The parts of the human digestive system

Digestive Medically reviewed by Healthline Medical Team on February 4, The human digestive system is the means by which tissues and organs receive nutrients to function.

The parts of the human digestive system

By Editors Digestive System Definition The digestive system is a group of organs consisting of the central gastrointestinal GI tract and its associated accessory organs that break down food into smaller components so that nutrients can be absorbed and assimilated, providing energy and sustaining the body.

Digestive System | Everything You Need to Know, Including Pictures

The GI tract is a long tube of varying diameter beginning at the mouth and ending in the anus. The glands of the digestive system consist of the tongue, salivary glandsliver, gall bladder and pancreas.

Digestion can be divided into three stages — the oral phase mouththe gastric phase stomach and the intestinal phase small intestine — depending on the position of food within the digestive tract.

At each stage, different nutrients are digested, under varying circumstances. The GI tract begins to form early during human development, in the third week after fertilization.

Functions of the Digestive System

Around the 16th day of development, the primitive gut is formed through invaginations of embryonic cells. The initial structures of the digestive system extend from the buccopharyngeal membrane to the cloacal membrane.

The mouth forms when the buccopharyngeal membrane breaks down and opens the tract to amniotic fluid. For the rest of fetal development, amniotic fluid is actively swallowed.

Functions of the Digestive System The organs of the digestive system work together so that complex biomolecules in food are broken down into their simple monomers and absorbed by the body. A number of secretions and the activity of a variety of enzymes, starting from the mouth till the intestines, are involved in this process.

The internal structure of the different glands and organs of this system reflect their particular roles, such as the stomach containing multiple muscle layers in order to churn and mix food, or the mouth having salivary glands and teeth for grinding and lubrication.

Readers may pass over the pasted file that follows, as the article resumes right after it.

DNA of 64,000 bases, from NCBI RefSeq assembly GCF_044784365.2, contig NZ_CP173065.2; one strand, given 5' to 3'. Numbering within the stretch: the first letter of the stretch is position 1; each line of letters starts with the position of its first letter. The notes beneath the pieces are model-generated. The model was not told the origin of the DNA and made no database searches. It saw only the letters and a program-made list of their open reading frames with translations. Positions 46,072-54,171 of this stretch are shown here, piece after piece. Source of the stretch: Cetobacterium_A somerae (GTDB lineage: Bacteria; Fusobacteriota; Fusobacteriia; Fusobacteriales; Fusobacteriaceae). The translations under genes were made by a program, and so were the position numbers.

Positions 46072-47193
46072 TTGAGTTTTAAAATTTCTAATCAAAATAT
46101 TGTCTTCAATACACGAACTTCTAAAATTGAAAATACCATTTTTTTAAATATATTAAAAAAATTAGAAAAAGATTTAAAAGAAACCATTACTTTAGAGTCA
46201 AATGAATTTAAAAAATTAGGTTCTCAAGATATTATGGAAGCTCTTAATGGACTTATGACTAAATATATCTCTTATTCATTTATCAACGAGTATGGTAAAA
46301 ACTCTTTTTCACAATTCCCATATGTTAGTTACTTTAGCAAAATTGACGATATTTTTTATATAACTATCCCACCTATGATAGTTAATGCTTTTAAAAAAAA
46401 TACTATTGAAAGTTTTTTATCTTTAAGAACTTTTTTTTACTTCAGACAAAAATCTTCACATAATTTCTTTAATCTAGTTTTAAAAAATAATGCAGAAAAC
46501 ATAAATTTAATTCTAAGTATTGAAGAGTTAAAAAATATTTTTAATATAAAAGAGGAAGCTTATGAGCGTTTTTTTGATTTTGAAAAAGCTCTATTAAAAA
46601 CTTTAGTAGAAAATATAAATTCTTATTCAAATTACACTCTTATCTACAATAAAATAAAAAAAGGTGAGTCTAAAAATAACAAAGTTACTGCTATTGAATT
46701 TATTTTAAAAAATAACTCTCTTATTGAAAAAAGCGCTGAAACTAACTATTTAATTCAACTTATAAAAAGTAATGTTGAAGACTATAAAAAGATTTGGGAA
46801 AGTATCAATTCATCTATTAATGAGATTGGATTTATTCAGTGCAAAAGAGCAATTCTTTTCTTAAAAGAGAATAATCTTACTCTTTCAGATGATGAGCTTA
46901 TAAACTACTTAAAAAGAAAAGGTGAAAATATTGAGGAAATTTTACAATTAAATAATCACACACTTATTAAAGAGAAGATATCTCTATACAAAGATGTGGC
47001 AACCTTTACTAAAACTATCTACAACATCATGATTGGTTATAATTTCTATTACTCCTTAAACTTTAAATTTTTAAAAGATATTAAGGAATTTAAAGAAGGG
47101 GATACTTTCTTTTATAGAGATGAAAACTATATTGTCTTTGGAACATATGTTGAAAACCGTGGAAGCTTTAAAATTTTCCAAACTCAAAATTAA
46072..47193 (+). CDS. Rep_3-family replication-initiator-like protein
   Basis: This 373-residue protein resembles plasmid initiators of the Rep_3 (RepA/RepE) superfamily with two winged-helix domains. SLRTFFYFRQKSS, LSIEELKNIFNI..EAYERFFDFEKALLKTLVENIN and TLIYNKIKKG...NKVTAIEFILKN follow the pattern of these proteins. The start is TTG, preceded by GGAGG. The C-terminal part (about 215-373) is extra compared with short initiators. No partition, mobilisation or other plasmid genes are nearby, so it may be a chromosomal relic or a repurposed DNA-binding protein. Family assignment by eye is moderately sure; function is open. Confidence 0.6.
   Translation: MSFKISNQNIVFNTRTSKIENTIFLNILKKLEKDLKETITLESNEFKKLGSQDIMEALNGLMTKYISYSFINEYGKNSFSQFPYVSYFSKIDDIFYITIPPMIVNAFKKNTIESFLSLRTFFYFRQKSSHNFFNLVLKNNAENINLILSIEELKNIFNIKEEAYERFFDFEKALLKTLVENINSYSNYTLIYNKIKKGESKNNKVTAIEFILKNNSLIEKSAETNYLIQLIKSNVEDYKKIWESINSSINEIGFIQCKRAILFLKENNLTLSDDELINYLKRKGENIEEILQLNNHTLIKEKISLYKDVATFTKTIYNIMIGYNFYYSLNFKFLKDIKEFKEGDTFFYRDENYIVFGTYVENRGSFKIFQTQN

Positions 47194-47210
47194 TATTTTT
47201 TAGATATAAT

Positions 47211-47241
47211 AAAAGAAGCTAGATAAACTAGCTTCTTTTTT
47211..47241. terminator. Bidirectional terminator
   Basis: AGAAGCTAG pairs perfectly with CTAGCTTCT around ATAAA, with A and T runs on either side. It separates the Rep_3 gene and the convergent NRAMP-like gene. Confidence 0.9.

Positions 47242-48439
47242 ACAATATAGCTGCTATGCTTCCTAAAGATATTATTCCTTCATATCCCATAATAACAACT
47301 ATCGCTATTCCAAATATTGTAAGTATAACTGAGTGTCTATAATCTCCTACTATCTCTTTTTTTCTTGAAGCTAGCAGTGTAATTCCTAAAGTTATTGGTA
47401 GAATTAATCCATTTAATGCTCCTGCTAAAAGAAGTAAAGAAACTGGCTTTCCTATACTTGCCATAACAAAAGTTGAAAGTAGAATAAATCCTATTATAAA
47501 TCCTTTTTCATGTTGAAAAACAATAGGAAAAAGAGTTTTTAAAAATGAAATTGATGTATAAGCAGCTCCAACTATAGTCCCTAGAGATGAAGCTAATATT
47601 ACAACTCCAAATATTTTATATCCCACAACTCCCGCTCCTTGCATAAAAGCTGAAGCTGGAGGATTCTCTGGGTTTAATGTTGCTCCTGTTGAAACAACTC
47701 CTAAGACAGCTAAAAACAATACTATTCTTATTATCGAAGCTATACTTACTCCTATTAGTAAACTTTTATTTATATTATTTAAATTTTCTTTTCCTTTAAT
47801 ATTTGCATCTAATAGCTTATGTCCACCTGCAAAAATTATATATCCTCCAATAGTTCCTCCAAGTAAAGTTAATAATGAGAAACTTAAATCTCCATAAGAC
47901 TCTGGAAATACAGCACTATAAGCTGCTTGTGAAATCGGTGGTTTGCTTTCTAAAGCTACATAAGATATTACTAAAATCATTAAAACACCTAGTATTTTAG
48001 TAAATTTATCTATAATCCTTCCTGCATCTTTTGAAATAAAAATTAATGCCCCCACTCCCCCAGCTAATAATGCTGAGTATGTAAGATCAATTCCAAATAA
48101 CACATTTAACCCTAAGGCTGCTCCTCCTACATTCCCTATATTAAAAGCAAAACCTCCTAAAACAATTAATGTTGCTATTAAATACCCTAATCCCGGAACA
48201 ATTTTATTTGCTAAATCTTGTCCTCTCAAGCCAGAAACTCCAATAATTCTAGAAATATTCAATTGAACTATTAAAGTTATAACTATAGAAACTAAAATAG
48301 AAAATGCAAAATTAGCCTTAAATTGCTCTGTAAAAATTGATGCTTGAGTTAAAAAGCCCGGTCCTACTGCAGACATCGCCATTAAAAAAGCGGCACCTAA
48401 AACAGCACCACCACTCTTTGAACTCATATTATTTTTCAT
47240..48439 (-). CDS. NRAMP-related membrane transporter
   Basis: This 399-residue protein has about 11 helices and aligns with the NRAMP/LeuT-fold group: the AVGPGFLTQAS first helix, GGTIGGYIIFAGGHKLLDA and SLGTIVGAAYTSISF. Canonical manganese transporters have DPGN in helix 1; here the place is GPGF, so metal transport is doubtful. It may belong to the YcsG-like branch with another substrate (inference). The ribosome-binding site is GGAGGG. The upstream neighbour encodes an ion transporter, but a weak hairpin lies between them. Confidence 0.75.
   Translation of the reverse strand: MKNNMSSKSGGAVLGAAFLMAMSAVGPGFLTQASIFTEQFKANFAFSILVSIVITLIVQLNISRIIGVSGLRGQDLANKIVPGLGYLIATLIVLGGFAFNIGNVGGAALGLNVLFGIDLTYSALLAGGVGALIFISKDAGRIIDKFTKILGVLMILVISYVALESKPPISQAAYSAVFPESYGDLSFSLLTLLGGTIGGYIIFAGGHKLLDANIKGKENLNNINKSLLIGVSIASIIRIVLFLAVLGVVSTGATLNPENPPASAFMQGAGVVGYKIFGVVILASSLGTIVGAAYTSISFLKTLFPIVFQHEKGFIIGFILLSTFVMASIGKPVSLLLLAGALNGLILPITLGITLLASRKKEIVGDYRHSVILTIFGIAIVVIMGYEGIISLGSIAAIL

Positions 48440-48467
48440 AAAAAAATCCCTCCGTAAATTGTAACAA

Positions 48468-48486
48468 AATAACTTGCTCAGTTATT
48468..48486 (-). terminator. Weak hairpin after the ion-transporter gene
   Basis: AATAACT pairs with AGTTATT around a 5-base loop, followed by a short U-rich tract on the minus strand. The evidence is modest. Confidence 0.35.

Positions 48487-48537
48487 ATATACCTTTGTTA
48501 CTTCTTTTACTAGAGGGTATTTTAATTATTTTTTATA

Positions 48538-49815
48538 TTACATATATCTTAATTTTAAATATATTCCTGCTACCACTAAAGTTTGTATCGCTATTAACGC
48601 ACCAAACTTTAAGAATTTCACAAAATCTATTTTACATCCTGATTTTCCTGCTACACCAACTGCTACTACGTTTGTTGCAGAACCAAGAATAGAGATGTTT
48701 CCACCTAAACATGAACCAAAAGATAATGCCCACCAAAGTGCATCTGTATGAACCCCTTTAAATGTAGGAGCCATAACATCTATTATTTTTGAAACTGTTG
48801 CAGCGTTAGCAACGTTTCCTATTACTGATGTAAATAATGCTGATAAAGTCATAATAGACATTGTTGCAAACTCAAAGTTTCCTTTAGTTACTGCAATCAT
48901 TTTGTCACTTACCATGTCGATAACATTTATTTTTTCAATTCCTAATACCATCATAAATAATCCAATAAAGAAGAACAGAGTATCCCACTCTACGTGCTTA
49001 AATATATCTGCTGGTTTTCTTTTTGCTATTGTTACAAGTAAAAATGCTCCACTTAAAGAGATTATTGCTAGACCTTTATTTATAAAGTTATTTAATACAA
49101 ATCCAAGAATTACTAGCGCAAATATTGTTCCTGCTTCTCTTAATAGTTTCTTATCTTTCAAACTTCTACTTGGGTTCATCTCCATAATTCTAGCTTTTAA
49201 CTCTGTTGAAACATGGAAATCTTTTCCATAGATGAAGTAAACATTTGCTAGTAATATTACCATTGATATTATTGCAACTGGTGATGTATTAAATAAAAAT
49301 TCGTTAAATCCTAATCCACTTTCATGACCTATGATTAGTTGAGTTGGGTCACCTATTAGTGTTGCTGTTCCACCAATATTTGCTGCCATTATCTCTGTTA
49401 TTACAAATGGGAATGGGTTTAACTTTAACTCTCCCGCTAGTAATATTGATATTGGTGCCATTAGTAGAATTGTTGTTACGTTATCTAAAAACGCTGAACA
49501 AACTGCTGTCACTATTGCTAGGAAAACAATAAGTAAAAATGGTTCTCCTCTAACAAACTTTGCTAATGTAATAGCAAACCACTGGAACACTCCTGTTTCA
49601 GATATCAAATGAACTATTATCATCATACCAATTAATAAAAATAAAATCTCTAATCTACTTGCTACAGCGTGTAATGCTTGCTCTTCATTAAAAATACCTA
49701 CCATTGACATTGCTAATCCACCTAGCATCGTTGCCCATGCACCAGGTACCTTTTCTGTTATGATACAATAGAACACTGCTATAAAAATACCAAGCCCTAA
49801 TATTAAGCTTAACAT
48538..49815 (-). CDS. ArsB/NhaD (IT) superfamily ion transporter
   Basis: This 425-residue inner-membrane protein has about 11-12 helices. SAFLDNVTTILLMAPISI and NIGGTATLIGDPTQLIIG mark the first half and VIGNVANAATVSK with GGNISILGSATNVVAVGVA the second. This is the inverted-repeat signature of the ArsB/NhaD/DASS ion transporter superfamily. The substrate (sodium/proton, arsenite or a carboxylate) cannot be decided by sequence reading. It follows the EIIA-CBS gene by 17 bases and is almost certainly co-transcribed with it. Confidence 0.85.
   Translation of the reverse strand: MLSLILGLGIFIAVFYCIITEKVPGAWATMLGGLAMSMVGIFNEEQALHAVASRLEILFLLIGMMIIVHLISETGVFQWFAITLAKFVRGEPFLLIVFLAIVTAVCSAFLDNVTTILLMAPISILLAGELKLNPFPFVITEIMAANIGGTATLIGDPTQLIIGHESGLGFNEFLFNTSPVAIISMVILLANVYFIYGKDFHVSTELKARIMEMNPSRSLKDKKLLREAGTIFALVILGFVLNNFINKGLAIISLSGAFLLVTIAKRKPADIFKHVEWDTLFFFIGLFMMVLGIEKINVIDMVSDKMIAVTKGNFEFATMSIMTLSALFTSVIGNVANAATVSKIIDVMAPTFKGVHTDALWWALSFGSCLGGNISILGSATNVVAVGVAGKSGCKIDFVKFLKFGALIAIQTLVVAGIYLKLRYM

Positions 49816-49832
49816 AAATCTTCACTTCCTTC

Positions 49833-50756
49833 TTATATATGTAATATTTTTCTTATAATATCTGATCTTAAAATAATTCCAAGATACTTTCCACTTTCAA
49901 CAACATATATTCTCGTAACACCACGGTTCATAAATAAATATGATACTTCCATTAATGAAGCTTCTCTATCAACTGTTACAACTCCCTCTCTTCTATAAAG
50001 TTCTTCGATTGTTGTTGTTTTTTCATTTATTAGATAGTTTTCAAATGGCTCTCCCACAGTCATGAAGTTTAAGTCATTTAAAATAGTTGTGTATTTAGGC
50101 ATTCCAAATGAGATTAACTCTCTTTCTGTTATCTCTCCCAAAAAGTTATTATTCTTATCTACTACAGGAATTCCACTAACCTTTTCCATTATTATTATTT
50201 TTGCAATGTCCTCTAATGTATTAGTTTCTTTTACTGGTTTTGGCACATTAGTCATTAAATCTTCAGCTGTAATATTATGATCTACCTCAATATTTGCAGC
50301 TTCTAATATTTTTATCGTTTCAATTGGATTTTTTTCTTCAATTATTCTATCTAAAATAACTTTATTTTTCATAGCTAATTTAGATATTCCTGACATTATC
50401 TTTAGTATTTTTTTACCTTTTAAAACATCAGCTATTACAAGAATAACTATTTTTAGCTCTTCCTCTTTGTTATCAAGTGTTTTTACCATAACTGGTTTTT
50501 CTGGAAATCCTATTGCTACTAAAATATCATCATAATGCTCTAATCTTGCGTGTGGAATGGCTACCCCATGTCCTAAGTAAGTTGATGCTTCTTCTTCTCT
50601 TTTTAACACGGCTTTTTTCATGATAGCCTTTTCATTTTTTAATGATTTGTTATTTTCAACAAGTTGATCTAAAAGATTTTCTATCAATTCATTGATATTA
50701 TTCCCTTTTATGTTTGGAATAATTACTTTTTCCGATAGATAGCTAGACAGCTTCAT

Each organ has a distinct pH and a special set of proteins, electrolytes and enzymes to facilitate their activity. Different parts of the digestive system are also regulated together, depending on the progression of food through the GI tract.

Another important function of the digestive system is the removal of undigested food particles through egestion.

The mouth maintains a nearly neutral pH, due to the presence of saliva, though the pH of the mouth can vary temporarily based on the food being ingested.

The stomach has the lowest pH in the digestive system, occasionally reaching as low as 1.

The parts of the human digestive system

Immediately afterwards, though, the enzymes of the small intestine function at a pH between 6. Secretions of the pancreas and liver, consisting of alkaline bile and bicarbonate ions, mediate this remarkable alteration.

The Human Digestive System: Functions, Definition, Organs

The separation of the stomach from the small intestine is also maintained by the pyloric sphincter of the stomach — a small band of smooth muscle that acts like a valve, regulating the movement of chyme from the stomach into the intestine and preventing its regurgitation. The regulation of digestive secretions can be divided into three phases — the cephalic, the gastric and the intestinal phases.